Assertiveness, motivation, and supportive councelling and helping relationships link up to one another, and sides to it are laid bare by Buddha in his eminent words to householders [Link].
Adding to his words a little bit: Councelling and psychoanalysis - or depth psychology - have plenty in common. And changing one's motivations could bring about conflicts, depending on others in the conglomerate or networks of living and functioning where many evidently fit in to their harm, as alarming stress (Sanskrit: dukkha, stress, suffering) research suggests, for example.
Maybe you can find a nice way to do it and foster what is good for yourself and possibly many others. Also consider: "Good contacts and fair friends might lessen the need for paid counselling."
One may fit in to one's good or harm; in the latter case counselling might offer some help
EXAMINATION of the following characteristics indicate that they are interrelated to some degree. The helping relationship - and by interpolation, perhaps also the useful dealing:
The demand for a helping relationship in our society has resulted in the establishment of several types of professionals. Boundaries, focus, goals, and significance of their service are transitory, uncertain, and often the subject of dispute. 
Listening is present in councelling, but not all councelling is listening. And there is an element of empathic understanding in some cases (Einfühlung). [19, 105-6] ◊
The title "counsellor" is in some cases self-conferred, and attempts to differentiate psychotherapy and counseling have not had much success. [14, 16]
A change of motivations could end conflicts or end up in conflicts, depending on others of the environment. Thus, smartness is not to be dispensed with.
THE EFFECT of councelling is improvement or change in client behaviour. 
To a much similar or identical end psychoanalysts aims at treating neuroses and a variety of other disorders - Psychoanalysis is based on concepts of unconscious motivation, conflict, and symbolism. Its boundaries are not sharply defined. 
Length of treatment may vary A great aim is to deal more effectively Councelling facilitates meaningful understanding of self and/or environment and results in clarified conduct. One is to improve social and personal functioning, or standing. [17, 18, 20, 9] ◊
Accommodating oneself all passively is hardly the best accommodation to be found. Having many options may be good, and a firm resolve. But it depends on such as one's circumstances.
THE PREFERRED setting in a helping profession would quite naturally be one's own clinic. However, through infancy, childhood, maturity, and senility man accommodates himself in some manner to the tasks, demands, and realities expected of him by others as well as by himself. [13, 4]
One has the opportunity to achieve role by experimentation, routine work, labels, interaction with the public, discussion, and by significant work work. And there are differences in approaches. They involve such as:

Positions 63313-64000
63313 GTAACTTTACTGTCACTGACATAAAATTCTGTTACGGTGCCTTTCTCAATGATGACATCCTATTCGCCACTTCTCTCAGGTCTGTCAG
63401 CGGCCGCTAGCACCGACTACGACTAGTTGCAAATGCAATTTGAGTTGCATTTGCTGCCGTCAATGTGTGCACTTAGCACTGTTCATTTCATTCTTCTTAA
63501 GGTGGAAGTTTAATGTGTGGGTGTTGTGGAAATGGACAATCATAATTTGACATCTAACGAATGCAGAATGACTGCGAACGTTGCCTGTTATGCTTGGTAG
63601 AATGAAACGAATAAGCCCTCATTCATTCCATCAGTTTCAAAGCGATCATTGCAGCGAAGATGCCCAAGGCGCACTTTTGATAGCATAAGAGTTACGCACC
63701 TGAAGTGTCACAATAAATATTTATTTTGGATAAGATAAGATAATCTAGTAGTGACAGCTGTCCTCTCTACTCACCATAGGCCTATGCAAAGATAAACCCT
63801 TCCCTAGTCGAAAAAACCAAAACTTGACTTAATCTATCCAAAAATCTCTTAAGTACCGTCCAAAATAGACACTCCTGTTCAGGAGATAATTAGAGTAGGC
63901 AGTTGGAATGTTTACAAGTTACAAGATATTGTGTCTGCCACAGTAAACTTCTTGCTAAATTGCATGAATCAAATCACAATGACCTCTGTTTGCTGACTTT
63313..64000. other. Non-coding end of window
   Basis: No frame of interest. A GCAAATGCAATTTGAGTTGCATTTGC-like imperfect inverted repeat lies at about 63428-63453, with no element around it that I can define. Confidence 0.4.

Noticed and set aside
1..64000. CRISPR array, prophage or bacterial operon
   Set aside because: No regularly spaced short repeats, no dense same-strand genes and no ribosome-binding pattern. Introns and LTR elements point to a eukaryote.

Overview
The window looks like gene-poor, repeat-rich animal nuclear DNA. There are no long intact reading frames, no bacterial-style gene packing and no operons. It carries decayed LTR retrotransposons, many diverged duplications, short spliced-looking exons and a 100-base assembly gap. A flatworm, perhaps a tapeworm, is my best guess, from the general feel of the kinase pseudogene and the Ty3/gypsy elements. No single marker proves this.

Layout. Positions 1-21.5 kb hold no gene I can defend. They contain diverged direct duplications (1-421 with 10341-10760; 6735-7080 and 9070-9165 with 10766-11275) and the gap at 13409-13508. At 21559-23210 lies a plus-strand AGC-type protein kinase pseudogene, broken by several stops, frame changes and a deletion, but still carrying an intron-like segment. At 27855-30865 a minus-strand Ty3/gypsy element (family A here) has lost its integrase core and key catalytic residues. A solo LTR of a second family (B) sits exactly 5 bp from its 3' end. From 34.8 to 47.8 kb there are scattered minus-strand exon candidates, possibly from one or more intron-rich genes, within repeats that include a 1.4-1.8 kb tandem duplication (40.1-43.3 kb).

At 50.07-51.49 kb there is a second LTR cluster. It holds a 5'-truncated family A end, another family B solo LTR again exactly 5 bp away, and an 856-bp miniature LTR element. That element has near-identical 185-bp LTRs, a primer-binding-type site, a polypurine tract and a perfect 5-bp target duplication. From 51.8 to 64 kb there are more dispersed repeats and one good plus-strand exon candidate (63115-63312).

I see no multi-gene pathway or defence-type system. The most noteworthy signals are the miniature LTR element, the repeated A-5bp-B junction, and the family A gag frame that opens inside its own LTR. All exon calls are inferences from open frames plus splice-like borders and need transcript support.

By a helping relationship Carl Rogers understands "a relationship in which at least one of the parties has the intent of promoting the growth, development, maturity, improved functioning, improved coping with life of the other." Other aims are more appreciation of and/or more functional use of the latent inner resources of the individual.  ◊◊
Accordingly, one may deal with milder forms of emotional stress, including anxiety, mild psychosomatic forms, phobias, tics, motor and sensory manifestations. 
One should seek to fit in to one's good first and foremost, and in such cases councelling is not so often desperately needed. And in dealing with conflicts, one should enhance one's winning chances. There are many ways of doing it. A firm resolve helps too, in its way.
Cochran, Jeff L., and Nancy H. Cochran. The Heart of Counseling: Counseling Skills through Therapeutic Relationships. 2nd ed. London: Routledge, 2015.
Evans, Gail. Counselling Skills for Dummies. Chichester, UK: John Wiley, 2007.
Feltham, Colin, and Windy Dryden. Brief Counselling: A Practical Integrative Approach. 2nd ed. Maidenhead, Berkshire: Open University Press, 2006.
Hough, Margaret. Counselling Skills and Theory. 4th ed. London: Hodder Education, 2014.
Kirschenbaum, Howard, and Valerie Henderson, eds. The Carl Rogers Reader. Boston: Houghton Mifflin, 1989.
Milne, Aileen. Understand Counselling. London: Teach Yourself /Hodder Education, 2010.
Nell, Renée. The Use of Dreams in Couple Counseling. Toronto: Inner City Books, 2005. —— In the Jungian tradition.
Sanders, Pete. First Steps in Counselling: A Students' Companion for Basic Introductory Courses. 3rd ed. Ross-on-Wye: PCCS Books, 2002.
Stefflre, Buford, and W. Grant. Theories of Counseling. 2nd ed. New York: McGraw-Hill, 1972. (The likely source of many quotes above)
Stewart, Ian. Transactional Analysis Counselling in Action. 3rd ed. London: Sage Publications, 2007.
Sutton, Jan, and William Stewart. Learning to Counsel: Develop the Skills, Insight and Knowledge to Counsel Others. 3rd ed., amended reprint. Oxford: How To Books, 2009.
Tyler, L. The Work of the Councelor. 3rd ed. Englewood Cliffs, NJ: Prentice-Hall, 1969.
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